mimesis is a Greek term meaning imitation, whose direction evolved/moved during the centuries.
Aristote employs the word mimesis in its poetic to describe the imitation, the representation of reality by the literature. The word is used by various researchers to indicate varied types of imitation.
HistoryThe term applies first of all in a religious context to the Danse, MIME and the Musique. It is not a question to reproduce the appearance of reality but to express hidden reality of it. Later, it indicates on the contrary the imitation of reality, thus for Démocrite the imitation of nature by the technique (weaving which imitates that of the spider). The term is then used by Socrate in connection with the visual arts which copy nature.
The literary mimesis
Design of Aristote
The concept is discussed by Plato in the Republic but especially by Aristote in Poetic the . Aristote distinguishes two types of mimesis : the simple imitation of nature and the stylization of this one. Aristote also proposes three ways of imitating: as the things are, like one says them and as they should be.
Analysis of Paul Ricoeur
Paul Ricœur, philosophizes French, made a critic of the structuralism which he saw like a basic structure whereas for him, the account is in perpetual evolution and thus he proposes Mimesis, they are three:
Mimesis I: Préconfiguration (it is time lived, prénarratif)
- Mimesis II: Configuration (it is the time of the account, the time of the setting in intrigue)
- Mimesis III: Reconfiguration (it is the time of the rebuilding)
These Mimesis are cyclic, they form mimetic loops.
The mimèsis in the Social sciencesThe mimésis term indicates a pallet of behaviors which bear different names in the multiple social sciences (imitation, identification, Intussusception, etc).
It is about all that is about the " to make comme".
Mimesis and PsychoanalysisThe concepts of mimesis and Catharsis are taken again by Freud to clarify one day new the principle of artistic creation: comparable with the unconscious process which the daydream concerns. It does not act any more, of course, of therapeutic but literary analysis. Charles Mauron share of this fundamental data to structure its critical method and to explore the biographical gasoline, (individual, and archetypic) of the relation between the author and his work. In parallel, the psychocritique one quite naturally explains the empathy of the reader/spectator. The major difference between the symptom Névrotique and artistic creation lies in the sublimation.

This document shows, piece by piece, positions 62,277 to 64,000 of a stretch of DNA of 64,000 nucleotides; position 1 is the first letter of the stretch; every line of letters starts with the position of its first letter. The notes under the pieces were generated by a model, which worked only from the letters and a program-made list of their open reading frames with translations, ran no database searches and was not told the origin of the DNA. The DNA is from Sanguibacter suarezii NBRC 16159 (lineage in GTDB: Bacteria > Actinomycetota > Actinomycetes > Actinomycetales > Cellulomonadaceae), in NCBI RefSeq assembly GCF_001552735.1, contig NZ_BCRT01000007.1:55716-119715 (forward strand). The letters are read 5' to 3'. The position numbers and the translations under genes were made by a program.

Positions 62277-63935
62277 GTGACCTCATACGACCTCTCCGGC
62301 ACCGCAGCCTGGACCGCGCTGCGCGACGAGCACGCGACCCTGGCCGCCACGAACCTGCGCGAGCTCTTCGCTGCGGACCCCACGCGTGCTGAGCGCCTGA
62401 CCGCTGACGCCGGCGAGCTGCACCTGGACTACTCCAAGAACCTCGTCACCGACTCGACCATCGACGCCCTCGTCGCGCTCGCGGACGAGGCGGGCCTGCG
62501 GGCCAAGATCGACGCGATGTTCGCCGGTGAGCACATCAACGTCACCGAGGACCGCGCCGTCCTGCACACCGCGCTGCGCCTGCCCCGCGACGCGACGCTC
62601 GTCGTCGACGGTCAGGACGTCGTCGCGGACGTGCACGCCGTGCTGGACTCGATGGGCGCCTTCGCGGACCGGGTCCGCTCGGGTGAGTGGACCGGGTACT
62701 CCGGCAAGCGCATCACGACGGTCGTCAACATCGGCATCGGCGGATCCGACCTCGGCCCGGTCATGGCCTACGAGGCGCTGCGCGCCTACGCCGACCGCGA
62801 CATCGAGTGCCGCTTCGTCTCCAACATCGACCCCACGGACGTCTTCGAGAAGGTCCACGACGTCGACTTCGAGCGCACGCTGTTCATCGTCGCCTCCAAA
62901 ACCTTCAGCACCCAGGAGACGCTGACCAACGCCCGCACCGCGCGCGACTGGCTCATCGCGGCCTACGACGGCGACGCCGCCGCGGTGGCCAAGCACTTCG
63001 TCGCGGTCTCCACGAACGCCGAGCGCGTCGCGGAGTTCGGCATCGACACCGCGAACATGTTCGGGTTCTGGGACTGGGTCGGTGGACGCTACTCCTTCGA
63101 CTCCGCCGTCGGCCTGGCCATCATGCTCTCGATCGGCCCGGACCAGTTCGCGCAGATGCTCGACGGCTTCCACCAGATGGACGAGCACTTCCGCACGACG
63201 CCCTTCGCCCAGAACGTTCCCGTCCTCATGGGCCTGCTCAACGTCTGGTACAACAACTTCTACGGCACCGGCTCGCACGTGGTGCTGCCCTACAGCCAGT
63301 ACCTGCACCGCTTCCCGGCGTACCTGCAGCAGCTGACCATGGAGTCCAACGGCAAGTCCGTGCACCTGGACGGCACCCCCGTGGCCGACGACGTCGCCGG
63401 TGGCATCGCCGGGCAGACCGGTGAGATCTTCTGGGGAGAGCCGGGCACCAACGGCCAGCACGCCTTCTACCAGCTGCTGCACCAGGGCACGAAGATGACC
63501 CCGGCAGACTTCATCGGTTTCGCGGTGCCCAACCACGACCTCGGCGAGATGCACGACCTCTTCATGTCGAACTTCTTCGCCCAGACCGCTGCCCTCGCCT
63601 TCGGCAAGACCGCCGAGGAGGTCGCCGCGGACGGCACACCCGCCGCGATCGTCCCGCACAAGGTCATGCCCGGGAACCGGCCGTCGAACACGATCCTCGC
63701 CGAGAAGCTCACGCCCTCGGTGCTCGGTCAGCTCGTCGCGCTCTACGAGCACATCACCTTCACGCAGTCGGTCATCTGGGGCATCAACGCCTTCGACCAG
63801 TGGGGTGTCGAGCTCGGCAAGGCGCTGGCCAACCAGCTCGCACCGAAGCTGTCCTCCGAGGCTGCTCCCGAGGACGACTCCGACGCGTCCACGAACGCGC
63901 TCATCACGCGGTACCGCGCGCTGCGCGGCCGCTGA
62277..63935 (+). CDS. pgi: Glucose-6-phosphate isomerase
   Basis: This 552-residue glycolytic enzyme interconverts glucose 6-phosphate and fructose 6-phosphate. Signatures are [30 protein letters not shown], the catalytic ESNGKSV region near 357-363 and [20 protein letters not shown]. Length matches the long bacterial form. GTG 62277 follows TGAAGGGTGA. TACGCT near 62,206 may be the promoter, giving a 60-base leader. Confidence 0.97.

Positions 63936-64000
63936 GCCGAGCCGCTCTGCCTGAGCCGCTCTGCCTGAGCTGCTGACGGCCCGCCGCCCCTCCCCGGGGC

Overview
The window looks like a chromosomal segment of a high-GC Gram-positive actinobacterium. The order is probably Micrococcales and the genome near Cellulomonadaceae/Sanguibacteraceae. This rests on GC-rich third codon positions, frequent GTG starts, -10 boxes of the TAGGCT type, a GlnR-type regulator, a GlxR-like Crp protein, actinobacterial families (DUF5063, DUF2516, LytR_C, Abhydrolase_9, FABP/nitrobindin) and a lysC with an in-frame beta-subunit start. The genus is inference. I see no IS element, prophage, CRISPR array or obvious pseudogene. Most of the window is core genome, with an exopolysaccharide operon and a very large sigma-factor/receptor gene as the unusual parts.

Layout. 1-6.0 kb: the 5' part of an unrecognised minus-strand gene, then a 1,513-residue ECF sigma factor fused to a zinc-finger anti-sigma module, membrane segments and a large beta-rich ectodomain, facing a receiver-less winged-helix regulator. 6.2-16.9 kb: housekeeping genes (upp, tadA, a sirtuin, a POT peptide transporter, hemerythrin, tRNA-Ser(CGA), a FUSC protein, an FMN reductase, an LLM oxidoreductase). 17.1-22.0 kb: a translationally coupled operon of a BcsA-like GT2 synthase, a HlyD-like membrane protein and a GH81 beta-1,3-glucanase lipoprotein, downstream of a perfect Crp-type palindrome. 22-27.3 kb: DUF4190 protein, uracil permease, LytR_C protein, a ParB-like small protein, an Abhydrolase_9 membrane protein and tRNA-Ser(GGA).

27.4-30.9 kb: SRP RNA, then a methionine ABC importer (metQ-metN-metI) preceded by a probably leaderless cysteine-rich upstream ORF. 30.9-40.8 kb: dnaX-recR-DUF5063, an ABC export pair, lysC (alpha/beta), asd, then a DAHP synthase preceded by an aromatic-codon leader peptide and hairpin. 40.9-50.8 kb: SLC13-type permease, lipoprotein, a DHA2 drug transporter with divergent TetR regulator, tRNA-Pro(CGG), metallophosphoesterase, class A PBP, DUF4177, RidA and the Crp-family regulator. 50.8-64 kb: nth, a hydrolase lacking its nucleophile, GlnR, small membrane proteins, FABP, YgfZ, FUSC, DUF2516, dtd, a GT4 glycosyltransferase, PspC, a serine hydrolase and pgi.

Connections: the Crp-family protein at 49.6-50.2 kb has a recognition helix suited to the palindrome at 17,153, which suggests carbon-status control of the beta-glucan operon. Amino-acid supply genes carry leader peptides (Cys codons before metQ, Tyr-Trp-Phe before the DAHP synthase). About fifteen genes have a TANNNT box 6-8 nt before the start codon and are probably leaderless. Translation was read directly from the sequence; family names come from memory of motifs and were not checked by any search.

The " author; puts in scène" , dramatizes Pulsion S, unconscious phantasms and satisfies them symbolically. The situations which it reproduces unconsciously are the objectivation at the same time as the expurgation (acting out) of a traumatic past. Beyond the lived personal one which often goes back to any early childhood, they are often common diagrams, Archétypes which are represented (the that): the reader spectator there " reconnaît" , realizes and expurge in its turn a desire Tabou. Thus not is not need to have soaked oneself a madeleine in lime to be taken in the wave of the feeling proustienne! While at the same time Proust finds a taste of the past, its reader finds aunt Léonie and a " émotion" oral and is identified with the character; even if it is fictitious, this character becomes a Avatar of sound Me.
Imitation and trainingMarcel Jousse observes that the child does not imitate only the human ones but " tout". For example, to include/understand what is a chair it imitates the chair.
Mimésis and construction of the identityThe man needs an existential model which he imitates. This model can be a character of legend (Amadis of Gaules for Don Quichotte, heroins of novel for Emma Bovary).
It can be a close character (Rene Girard names it “internal mediator”).
Identity and violenceMythology is full with stories of twins who have the same object of desire (territory, woman, etc). Shakespeare describes two gentlemen who will not delay with entretuer: “they are like brothers”. To be “even”, to be in a dynamics of same is at the origin of the fratricidal combat.
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